2. The Length depends on ingredients necessary and the language of your incantations (or, those of your Master).
  3. Some -say, of the Macbeth camp- choose to Rhyme their works. Although it may lend power to your process, ’tis fully voluntary to do so.
  4. In case you have not heard, Make it terrible! The ghouls, demons, and even imps of The Underworld (AKA Wal-mart) will appear from the depths of their hiding places (AKA the clearance racks) to moan and despair for the future of your poetic writing.
  5. The Rating may be PG-13 or cleaner.

You have till 8:00 a.m. MST next Friday (October 11) to submit a poem.

Use the form below to hide your identity for a week.

For instant fame amongst Earthly inhabitants, include your poem or a link to it in the comments. Do not depend on WordPress’ pingbacks alone, truly a work of those same Wal-mart imps we wish to avoid.

May arcane inspiration bear you to greater depths of atrocity.

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Photo credit: Image by loulou Nash from Pixabay

WINNER of the Weekly Terrible Poetry Contest

The world thought it had experienced the worst in pumpkin spice once cinnamon and cloves crossed over into Cheerios, Twinkies, and SPAM. If only the general population had anticipated this week’s terrible poetry…

Of which, at long last, there is a winner. And that is:

Spicing the Pumpkin

by The Abject Muse

Autumn aroma

fills the air with Halloween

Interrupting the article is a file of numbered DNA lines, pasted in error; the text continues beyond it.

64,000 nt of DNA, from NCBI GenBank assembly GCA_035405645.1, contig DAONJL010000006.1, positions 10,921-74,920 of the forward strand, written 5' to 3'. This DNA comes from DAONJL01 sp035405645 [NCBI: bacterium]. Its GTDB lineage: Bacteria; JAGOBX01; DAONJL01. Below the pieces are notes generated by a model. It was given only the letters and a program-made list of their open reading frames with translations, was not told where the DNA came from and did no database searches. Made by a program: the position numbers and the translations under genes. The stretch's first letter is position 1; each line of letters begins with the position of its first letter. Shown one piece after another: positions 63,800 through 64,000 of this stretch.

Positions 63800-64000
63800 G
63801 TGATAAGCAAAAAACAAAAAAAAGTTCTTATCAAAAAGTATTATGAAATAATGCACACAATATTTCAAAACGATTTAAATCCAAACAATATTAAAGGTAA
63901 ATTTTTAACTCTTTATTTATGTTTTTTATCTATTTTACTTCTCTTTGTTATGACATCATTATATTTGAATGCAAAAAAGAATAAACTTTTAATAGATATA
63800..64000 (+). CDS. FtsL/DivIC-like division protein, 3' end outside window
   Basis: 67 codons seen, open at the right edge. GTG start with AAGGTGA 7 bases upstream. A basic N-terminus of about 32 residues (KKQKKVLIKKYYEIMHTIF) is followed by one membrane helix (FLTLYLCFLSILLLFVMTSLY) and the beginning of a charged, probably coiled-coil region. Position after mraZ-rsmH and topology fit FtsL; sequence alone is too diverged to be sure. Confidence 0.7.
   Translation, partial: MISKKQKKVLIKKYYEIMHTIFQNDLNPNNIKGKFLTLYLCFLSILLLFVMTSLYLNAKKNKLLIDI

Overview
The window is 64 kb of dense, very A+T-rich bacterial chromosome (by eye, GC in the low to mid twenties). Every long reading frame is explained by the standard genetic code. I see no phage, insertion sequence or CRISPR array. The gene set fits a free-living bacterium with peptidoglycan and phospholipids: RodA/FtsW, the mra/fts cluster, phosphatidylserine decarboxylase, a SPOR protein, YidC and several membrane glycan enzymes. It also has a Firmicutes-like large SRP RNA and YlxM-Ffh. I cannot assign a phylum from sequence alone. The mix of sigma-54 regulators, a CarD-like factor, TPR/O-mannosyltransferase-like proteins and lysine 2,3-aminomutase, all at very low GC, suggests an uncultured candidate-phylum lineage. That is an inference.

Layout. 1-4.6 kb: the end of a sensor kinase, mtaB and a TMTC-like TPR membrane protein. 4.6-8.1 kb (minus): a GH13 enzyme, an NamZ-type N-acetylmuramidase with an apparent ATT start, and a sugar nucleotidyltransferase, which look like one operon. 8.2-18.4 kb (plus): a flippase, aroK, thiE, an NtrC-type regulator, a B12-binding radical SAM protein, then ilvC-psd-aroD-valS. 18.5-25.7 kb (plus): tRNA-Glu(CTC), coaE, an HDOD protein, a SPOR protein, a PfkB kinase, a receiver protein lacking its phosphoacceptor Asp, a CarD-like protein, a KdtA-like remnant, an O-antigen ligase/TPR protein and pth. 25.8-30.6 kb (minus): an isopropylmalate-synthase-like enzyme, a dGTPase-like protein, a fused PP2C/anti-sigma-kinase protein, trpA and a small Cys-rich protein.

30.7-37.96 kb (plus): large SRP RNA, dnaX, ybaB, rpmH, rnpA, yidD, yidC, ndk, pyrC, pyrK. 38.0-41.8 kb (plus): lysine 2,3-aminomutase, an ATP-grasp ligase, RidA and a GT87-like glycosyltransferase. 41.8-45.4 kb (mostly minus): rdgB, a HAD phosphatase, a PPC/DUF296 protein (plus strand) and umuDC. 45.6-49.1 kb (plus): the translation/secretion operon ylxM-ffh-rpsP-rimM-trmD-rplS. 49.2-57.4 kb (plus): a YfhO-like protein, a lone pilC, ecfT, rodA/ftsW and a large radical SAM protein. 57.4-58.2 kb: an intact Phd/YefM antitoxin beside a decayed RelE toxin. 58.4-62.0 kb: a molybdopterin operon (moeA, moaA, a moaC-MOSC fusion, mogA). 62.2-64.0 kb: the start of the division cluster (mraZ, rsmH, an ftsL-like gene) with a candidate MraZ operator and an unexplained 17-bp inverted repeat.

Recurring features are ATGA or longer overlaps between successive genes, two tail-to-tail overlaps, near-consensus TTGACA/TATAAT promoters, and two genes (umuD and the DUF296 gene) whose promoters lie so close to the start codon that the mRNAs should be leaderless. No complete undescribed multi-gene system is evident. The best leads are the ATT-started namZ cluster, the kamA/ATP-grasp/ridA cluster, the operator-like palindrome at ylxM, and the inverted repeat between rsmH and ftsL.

making one nauseous:

too much candy and chasing

it with ten beers then puking.

Congratulations, Susan! You are the most terrible poet of the week!

Everyone who entered brought their worst. I had such trouble choosing from all the wonderful, beautiful, bad poetry. Susan’s poem won after my third reading of the entries, and my deciding it made me cringe the most.

Since the theme was a tanka, hers stood out as one that appeared to be a typical tanka yet was most definitely not. She made me think it a serious sample with her “Autumn aroma” beginning; but, by the end, we were puking. Great work!

Even more pumpkin spice is to be had! Read the rest of the poems below:

A Coffee Snob Tanka

by Heather Dawn

Pumpkin spice coffee
Is the worst kind of coffee…
When from Tim Hortons,
Or other fast food places.
But I like it at Starbucks.

—–

Something spicy in my pumpkin

by Bruce Goodman

Pumpkin spice! Pumpkin
spice! Syllable counting in
Germanic languag-
es is a meaningless pro-
position. It works in the

Romance languages
however, where syllables
matter. Which is pos-
sibly why we eat pumpkin
as a vegetable over

here, and to think of
it as being something in a
dessert is a fair-
ly repugnant thought! This then
is my triptych tanka. Yeah!

—–

Untitled piece

by Deb Whittam

Undernourished, the
Pantry’s bare, no there’s something
right up in the back
Relief … what is it? Let me
Reach … Pumpkin spice, hunger strike

—–

Love Tanka

by Joem18b

oh my dearest love
i want to give you my heart
but how to do it
rip it out hand it over
or sprinkle with pumpkin spice

—–

Pumpkin Spice (A Poem)

by Not Sheep Minded

Vanilla sweet spice

Pumpkin puree and whipped cream

What is that brown stuff?

I can’t be sure but It might

Be nutmeg or cinnamon

—–

And Then There Were Six

by LWBUT

“There’s a new spice in

town”. “I don’t want to hear it.”

“and it’s Pumpkin Spice!”

“So tell me what you want. ” “What??”

“What you really, really want.”

—–

Yuumy

by Ruth Scribbles

October oraange
English muuffins flavored sooo
Puumpkins grow on vines
Lattes and coffee oooh my
Hot Pumpkin spice soups are too

—–

Untitled piece

by Gary

sunset orange with explosive hot red
unsettling and overpowering
angry and sickly sweet arrogance
rule spiced by lies
sick of Pumpkin Heads presidency

—–

Pumpkin Spice, A Terrible Tanka

by Jim Sponseller

Pumpkin spice is great,